Truth can appear in surprising places, and few would deny that a politician's mouth is one of them. Yet in the past week alone, no fewer than two white men elected to public office in the United States have admitted a key statistical fact about terrorism since Sept. 11, 2001:
The biggest threat to America's safety is white men, and we need to stop telling ourselves otherwise.
Sen. Sherrod Brown (D-Ohio) went on Akron, Ohio-based radio station WAKR on Nov. 19 and had the following to say about the anti-refugee rhetoric being spouted by some of his peers:
"Since the beginning of the Bush administration when we were attacked, Sept. 11, we've not had any major terrorist attack in this country. We've had individual crazy people; normally, they look more like me than they look like Middle Easterners. They are generally white males, who have shot up people in movie theaters and schools. Those are terrorist attacks; they're just different kinds of terrorists."
Here's the recorded version:
The statement was echoed by Dallas, Texas, Mayor Mike Rawlings, who on Nov. 21 told MSNBC he was more afraid of "young white men" than Syrian refugees with possible ties to ISIS.
"I am more fearful of large gatherings of white men that come into schools, theaters and shoot people up," he said. "But we don't isolate young white men on this issue."
Both claims are supported by fact. Since 9/11, nearly twice as many people in the U.S. have been killed by white supremacist or other right-wing terrorists than Muslim jihadists — 48 versus 26, according to the New America Foundation, a policy think tank.
Yet Islamophobia continues to define much of America's internal national security policy and rhetoric. Muslims, or people who look like Muslims, are subject to undue harassment at America's airports, and have faced a large spike in hate crime violence over the past 14 years.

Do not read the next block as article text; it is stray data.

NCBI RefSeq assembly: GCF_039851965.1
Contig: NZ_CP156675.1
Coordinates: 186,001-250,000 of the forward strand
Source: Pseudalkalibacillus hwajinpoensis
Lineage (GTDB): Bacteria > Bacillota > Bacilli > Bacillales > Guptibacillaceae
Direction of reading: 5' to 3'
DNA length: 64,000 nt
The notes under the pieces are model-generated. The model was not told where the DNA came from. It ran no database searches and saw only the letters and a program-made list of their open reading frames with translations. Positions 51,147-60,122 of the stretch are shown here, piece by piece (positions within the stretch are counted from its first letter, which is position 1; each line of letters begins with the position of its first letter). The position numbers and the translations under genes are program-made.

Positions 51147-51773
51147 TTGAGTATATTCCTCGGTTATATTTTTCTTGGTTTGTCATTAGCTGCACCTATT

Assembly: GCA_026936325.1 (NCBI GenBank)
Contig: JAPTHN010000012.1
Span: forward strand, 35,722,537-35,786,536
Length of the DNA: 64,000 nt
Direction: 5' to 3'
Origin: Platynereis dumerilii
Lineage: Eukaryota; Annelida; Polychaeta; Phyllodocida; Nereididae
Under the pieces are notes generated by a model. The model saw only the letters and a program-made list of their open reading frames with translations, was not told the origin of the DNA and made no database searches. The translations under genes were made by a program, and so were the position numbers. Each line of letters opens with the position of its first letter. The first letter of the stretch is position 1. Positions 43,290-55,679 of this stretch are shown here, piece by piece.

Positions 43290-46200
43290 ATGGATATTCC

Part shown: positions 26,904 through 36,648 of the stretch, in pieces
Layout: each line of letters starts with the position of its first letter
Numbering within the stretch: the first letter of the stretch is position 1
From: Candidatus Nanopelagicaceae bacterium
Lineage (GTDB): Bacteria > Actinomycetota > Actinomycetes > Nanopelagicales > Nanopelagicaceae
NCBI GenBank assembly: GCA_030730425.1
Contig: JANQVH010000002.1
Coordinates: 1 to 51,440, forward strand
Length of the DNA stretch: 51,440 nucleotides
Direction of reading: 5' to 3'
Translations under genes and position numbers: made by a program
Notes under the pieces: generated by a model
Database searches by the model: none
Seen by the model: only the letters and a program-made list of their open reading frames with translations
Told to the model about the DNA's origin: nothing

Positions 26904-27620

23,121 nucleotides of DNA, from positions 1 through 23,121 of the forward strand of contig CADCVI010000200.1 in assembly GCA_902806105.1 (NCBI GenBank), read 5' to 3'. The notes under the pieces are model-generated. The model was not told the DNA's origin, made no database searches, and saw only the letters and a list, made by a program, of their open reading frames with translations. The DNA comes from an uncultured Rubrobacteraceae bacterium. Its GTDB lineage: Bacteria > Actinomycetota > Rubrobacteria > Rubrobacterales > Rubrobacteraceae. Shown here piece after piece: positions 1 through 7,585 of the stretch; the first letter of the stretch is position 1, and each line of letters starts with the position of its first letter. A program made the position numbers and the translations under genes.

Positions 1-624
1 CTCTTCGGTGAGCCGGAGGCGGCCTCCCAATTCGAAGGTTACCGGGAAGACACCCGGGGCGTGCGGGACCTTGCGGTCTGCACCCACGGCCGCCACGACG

The New York Police Department ran a special unit for more than 10 years dedicated to surveilling and infiltrating Muslim communities in the Tri-State area in an attempt to sniff out future terrorist attacks. The unit was an abject failure by almost every conceivable metric.
"Not one single piece of actionable intelligence ever came out of that unit in its years of existence," New York City Police Commissioner William Bratton said Nov. 19.
"They are generally white males, who have shot up people in movie theaters and schools. Those are terrorist attacks; they're just different kinds of terrorists." — Sen. Sherrod Brown (D-Ohio)
Muslims are consistently asked to account and even apologize for terrorist attacks committed by other Muslims, even when they personally have no link to the violence.
As state-level politicians and Republican presidential candidates fight to outdo each other's callous disregard for Syrian refugees since the Nov. 13 terrorist attacks in Paris, these important details have been conveniently glossed over.
More than half of all U.S. governors have spoken out against letting refugees fleeing war in Syria and Iraq settle in their states. The U.S. House of Representatives also voted last week to impose near-impossible, stringent restrictions on refugees entering the country, despite an impending veto threat from President Barack Obama.
This, despite most of the Paris attackers being either French or Belgian, not refugees from Syria and Iraq. At least no one is suggesting all Muslims register in a database, like some fascist dystopia.